Write down your goals and dreams friends. They happen, sometimes in the most roundabout and unique ways. Put pen to paper with your deepest desires, and watch them burst into fruition.
Meet the author
Anita Kharbanda is an Indian-American engineer by trade, and a storyteller by heart. She lives in North Texas with her loving husband and two sons. An avid lifelong reader of all kinds of fiction, she revels in seeing her children do the same.
The healing power of letters filled with family history inspired Anita to start writing. She now writes the kinds of stories she’s devoured through the years, with one difference. She promised herself she’d write stories about the characters she dreamed of seeing in books growing up, and lift the voices of those who go unheard.
When she is not working, writing or reading, she can be found playing board games with her family, watching her sons’ sports games, or baking. She loves to travel with her family, but admits she sleeps coziest at home in her own bed. A warm cup of chai, reading a good book, and cuddles with her children are her zen.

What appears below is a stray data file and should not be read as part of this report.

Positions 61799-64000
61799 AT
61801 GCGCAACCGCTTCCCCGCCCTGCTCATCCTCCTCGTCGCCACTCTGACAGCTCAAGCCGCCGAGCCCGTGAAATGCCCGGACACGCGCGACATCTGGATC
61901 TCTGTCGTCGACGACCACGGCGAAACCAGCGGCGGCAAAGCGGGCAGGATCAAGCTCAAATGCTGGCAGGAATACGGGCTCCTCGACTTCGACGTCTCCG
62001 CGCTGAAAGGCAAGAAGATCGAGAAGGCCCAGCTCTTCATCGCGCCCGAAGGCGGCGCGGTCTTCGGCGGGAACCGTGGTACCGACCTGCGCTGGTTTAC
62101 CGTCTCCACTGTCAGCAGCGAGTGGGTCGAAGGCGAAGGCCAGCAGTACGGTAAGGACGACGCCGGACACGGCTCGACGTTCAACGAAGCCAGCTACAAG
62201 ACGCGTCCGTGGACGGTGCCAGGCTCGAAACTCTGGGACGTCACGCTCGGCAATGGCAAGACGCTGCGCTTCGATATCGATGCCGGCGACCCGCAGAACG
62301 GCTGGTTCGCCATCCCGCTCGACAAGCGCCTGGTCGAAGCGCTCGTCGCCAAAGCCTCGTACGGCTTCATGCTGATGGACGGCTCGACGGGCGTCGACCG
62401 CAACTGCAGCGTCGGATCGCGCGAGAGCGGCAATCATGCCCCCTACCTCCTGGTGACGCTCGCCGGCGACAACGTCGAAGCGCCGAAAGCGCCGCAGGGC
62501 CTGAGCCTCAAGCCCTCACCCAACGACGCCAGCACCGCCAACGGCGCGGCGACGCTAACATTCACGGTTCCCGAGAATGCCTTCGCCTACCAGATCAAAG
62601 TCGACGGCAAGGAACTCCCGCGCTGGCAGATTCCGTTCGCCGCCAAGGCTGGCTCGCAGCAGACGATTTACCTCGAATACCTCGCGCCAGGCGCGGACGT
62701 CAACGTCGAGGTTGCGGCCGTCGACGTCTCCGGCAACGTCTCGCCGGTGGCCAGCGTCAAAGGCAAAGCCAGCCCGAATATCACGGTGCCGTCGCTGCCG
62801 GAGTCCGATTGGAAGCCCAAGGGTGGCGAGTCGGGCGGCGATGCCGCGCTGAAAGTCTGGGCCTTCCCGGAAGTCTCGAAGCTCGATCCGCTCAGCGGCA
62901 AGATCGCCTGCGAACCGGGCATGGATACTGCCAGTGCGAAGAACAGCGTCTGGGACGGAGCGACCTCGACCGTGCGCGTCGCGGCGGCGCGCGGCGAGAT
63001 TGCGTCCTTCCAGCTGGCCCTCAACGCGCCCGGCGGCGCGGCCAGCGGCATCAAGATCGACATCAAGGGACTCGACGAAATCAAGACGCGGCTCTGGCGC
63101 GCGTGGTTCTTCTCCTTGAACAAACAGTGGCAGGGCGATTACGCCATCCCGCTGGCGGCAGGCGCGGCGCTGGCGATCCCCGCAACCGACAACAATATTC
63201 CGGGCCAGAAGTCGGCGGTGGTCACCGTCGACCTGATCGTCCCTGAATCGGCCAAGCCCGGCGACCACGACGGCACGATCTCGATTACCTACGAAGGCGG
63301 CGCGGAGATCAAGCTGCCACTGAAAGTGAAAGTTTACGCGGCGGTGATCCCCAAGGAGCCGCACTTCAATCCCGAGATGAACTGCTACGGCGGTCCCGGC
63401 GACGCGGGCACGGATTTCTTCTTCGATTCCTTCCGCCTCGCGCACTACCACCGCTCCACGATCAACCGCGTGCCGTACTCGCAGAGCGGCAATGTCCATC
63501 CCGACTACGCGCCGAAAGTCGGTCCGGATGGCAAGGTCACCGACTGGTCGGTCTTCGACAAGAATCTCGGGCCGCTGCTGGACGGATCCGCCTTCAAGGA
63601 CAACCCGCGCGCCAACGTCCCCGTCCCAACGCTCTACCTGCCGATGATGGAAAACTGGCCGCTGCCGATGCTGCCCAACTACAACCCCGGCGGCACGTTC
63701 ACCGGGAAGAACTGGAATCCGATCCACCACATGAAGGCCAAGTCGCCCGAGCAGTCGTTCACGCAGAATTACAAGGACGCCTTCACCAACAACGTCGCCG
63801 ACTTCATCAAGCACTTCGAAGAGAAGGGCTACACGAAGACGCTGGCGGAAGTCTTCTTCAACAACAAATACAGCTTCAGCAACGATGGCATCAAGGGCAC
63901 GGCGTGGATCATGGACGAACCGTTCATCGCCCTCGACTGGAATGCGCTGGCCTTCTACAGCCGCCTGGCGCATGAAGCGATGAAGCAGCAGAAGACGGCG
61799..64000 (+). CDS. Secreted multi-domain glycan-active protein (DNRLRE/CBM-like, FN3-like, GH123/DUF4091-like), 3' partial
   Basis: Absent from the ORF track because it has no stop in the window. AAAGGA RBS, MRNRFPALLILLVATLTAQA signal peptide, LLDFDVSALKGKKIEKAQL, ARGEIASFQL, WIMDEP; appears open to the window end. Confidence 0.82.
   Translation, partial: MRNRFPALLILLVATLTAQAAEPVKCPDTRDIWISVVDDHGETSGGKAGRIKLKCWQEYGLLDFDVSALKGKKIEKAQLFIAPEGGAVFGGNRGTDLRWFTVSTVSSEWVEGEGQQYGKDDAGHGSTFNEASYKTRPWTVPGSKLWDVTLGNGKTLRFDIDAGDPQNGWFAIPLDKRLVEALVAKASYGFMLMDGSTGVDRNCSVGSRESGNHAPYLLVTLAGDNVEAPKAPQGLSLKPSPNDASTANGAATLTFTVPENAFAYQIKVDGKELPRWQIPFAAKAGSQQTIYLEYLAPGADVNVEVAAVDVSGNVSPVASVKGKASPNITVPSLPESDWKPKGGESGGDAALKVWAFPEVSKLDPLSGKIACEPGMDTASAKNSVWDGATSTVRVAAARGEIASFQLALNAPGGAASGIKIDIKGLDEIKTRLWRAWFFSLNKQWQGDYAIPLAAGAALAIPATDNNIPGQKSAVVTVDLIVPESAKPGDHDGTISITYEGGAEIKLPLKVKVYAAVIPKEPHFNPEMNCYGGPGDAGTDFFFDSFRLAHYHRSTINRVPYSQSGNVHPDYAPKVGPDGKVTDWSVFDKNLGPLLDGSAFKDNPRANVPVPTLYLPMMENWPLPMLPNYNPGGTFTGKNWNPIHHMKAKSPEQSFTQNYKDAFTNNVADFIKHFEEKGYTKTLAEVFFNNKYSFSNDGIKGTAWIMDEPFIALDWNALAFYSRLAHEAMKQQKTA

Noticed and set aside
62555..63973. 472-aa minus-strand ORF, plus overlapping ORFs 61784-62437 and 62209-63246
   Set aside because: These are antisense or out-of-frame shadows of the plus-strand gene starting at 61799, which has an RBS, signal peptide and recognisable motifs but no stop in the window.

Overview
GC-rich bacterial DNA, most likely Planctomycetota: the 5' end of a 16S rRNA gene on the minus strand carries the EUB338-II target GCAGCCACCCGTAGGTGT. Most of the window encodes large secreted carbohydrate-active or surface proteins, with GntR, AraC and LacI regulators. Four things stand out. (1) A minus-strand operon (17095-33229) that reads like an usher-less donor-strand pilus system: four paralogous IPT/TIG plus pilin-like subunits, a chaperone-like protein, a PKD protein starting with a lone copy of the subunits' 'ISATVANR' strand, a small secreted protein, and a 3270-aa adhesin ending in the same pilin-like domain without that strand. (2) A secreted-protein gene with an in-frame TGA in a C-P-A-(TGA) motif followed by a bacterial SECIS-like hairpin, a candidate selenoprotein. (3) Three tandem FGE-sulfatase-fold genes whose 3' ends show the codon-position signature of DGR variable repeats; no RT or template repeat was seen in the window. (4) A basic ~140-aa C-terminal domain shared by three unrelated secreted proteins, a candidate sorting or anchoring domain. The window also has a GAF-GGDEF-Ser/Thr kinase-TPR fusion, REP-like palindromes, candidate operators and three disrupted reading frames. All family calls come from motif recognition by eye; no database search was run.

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She is represented by Jennifer Lyons, and Yali Books will be publishing her debut YA novel, LIONESS OF PUNJAB. The story is told from the perspective of Mai Bhago, the first female, Sikh warrior.
instagram and tiktok: anita_kharbanda_78
About Lioness of Punjab
“We will fight here,” I commanded the warriors. “We are strong. We will have no fear. As Sikh warriors, we are ready to fight for justice. Vahiguru Ji Ka Khalsa! Vahiguru Ji Ki Fateh!”
It is the winter of 1705, and the tenth Guru of the Sikhs is under attack by the armies of the mighty Mughal Emperor, Aurangzeb. Under siege and isolated, Guru Gobind Singh Ji’s men are exhausted beyond measure, and forty soldiers decide to head home. Back in the villages of Punjab, these forty men are met by a fiery Sikh woman-a warrior who has been preparing all her life for this very moment- who leads the deserters back to the Guru. This is the story of that warrior, the fierce Mai Bhago, who chose the sword to symbolize her unwavering loyalty and devotion to her people and her faith.
This energetic coming-of-age young adult novel brings us closer to Mai Bhago-a woman revered in the Sikh community and beyond-to imagine her growing to embrace her many roles in a way that was entirely her own and, in the process, becoming a shining inspiration for young women everywhere.
Publisher: Yali Publishing LLC
Publication date: 09/17/2022
Age Range: 14 – 18 Years
Filed under: Guest Post